Really? Dead Babies?
I double-clicked on “Dead Babies” and … what was all that noise? It was like the track was playing from vinyl, with a low level scratchy background. I checked. Oh, I’d been playing a rip of the original CD which I must have bought back in the 1980s. So I double-clicked on “Dead Babies” on the Japanese remaster. The sound was fuller, more rounded, and Alice’s voice was slightly more sibilant, and the overall level was much higher … and all the same noise was there. It must be in the recording.
Now, as it happens, Killer was one of the first albums I listened too extensively when I was first getting into hi-fi lo so many years ago. I must have heard this track a thousand times. Never was this noise so clear. (Truth be told, I didn’t even know it was there for the first decade and a half, because my copy was then on vinyl.)
(A note: musically the Alice Cooper band was quite at odds with the image. On stage and in lyrics – “I Love the Dead” – it was shock rock. But much of the time – “Halo of Flies” – it was pretty respectable prog rock.)
Now, getting away from Alice Cooper, I tried a bit of Schubert’s String Quintet in C Major, D.956. Indeed, I tried two versions, that by the Australian Ensemble on a Tall Poppies CD, and by the (supplemented) Alban Berg Quartet on EMI. Both of these were exceptionally detailed and dynamic, but a little on the bright side. Nonetheless, I was impressed with the delivery. I’d probably knock a few decibels of the upper treble if I’d had a suitable EQ to hand.
Going more modern
All that stuff is a bit old, so how about something more recent? “She” from Harry Styles’ Fine Line – a 2019 release – is an old-fashioned Blues number. (What can I say? My kids endeavour to keep me up to date with pop music.) The Sennheiser IE 300 handled this – still, with a fairly bright feel – in a revealing, detailed and exciting way. The bass was plentiful. Distortion was utterly inaudible, even at a fairly advanced level.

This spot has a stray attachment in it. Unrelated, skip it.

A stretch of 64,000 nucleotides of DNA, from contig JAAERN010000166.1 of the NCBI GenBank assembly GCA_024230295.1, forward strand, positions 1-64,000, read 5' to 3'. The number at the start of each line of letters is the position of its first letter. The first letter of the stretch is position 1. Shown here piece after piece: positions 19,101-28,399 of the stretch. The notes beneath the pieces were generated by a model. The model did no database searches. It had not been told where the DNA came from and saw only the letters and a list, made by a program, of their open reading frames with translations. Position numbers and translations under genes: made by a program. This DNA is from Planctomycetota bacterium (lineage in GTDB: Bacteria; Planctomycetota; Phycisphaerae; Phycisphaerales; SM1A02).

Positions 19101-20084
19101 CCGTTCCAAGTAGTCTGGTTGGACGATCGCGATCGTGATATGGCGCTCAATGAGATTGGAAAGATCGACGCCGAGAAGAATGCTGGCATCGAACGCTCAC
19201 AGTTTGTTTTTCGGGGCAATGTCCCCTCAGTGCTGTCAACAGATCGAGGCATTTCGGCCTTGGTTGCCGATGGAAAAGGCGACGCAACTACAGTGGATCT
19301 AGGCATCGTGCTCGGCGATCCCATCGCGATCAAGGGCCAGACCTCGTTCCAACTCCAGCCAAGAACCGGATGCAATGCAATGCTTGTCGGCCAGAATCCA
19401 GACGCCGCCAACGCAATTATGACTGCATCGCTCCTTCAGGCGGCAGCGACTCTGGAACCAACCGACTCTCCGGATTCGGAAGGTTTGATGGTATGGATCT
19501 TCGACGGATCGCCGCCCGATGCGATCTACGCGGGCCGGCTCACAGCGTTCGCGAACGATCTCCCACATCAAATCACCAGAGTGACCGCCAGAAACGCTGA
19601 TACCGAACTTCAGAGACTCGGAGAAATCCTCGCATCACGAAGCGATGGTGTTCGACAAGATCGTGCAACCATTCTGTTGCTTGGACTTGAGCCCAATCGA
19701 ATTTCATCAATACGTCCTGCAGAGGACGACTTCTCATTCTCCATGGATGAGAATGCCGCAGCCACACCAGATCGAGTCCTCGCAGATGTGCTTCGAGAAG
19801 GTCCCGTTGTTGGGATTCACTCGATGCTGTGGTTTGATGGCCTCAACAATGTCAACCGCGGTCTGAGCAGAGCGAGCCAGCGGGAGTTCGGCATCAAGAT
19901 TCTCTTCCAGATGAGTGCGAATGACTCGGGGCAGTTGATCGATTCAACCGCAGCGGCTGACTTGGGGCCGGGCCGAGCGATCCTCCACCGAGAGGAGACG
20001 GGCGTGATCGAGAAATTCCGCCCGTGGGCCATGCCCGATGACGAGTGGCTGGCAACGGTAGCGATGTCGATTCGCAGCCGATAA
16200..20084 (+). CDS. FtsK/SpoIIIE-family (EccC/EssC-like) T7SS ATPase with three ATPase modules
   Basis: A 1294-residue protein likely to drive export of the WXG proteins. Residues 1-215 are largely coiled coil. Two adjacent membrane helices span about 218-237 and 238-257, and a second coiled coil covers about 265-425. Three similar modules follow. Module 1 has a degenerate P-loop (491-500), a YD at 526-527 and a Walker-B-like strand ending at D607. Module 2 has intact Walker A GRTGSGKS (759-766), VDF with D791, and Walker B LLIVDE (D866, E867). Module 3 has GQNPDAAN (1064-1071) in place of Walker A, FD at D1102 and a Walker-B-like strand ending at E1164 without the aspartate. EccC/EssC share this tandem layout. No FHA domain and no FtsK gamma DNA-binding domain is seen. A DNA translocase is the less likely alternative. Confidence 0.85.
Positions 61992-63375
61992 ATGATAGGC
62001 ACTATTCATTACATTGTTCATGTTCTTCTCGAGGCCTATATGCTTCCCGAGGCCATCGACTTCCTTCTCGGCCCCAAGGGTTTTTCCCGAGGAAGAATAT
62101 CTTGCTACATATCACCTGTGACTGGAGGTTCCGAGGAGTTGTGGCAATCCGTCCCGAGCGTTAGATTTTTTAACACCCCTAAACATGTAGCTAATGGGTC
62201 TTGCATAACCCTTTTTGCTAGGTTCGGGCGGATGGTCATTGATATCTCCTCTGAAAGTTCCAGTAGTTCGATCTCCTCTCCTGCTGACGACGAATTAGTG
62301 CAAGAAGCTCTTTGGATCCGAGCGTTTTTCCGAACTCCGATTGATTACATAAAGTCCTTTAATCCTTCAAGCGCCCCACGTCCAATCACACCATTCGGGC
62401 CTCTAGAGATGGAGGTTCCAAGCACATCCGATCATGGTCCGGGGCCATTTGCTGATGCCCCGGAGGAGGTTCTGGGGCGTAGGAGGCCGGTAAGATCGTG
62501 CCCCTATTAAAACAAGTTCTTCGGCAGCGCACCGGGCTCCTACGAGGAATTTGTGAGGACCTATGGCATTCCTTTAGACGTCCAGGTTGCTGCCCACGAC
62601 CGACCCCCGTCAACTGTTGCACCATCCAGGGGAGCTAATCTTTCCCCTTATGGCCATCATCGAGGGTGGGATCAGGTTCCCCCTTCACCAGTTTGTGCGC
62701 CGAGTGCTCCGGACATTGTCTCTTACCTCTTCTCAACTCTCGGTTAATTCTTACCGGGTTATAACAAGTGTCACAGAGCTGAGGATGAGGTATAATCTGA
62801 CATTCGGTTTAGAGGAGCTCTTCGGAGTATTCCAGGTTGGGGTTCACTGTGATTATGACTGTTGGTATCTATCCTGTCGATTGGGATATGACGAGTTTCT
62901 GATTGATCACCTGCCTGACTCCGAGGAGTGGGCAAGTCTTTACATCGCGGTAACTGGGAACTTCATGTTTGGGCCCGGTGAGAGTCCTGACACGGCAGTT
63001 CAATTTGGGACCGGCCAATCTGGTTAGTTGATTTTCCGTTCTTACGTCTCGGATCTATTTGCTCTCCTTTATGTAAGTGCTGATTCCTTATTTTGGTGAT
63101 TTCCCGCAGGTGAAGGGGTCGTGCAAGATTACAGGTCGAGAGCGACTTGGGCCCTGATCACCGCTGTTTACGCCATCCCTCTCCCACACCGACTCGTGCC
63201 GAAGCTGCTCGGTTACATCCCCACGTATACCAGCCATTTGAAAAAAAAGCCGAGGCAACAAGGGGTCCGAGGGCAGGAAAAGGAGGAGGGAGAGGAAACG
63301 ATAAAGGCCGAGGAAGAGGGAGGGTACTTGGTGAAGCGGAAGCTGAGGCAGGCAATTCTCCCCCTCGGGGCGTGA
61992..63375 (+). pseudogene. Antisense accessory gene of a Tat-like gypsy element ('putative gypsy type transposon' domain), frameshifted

I also did a fair bit of listening using the brilliant Astell & Kern &Futura SE200 portable music player, using one of the unbalanced outputs. (The distributor has let me hold onto it for a few weeks. Review here.) The high sensitivity of these earphones means that with the 34 milliwatts available from this player into 16-ohm loads, they can easily push through to more than 120dB. Not that I’d recommend it for the sake of one’s ongoing hearing acuity. I also used a couple of portable DACs: the Cyrus Soundkey, which can push out 62 milliwatts, and the AudioQuest DragonFly Red, which can only manage 17mW at 100 hertz into this kind of load. Even from the latter, the level was more than adequate.
The Sennheiser IE 300 IEMs simply sound great
And, indeed, as I’m writing this paragraph, I’m listening to The Who performing “Won’t Get Fooled Again” from Who’s Next, playing from TIDAL on an iPhone 8 and the $15 Apple Lightning to 3.5mm Headphone Jack Adaptor. And I have to say, it’s sounding great. Moon’s drums are being beautifully rendered and the tonal balance is near perfection. Apparently this TIDAL “Master” version is remixed, remastered version. It certainly sounds far better than any recording from 1971 has a right to sound. But, importantly, the Sennheiser IE 300 IEMs deliver the goods even from an iPhone dongle.
One last thing. Before starting the music playing, arrange the cable to avoid cable noise. The Sennheiser IE 300 earphones aren’t especially bad in that regard, like all wired IEMs, they’ll be injecting any friction noise directly into your ear canals.
The Sennheiser IE 300 IEMs are lovely, lovely things with which to listen to your music Seriously. Give them a go.
From: Legitimate retailers. And probably direct from Sennheiser at the product page, come March when it becomes available.
Warranty: 12 months
Country of Manufacture: China
About: Sennheiser is a German company. Although established three quarters of a century ago, employing thousands and with revenues of more than $1 billion, it remains privately held. Its first product was a voltmeter, but it soon began making microphones, and then headphones.
Sennheiser IE 300 earphones (Review)
Lovely, lovely things with which to listen to your music Seriously. Give them a go.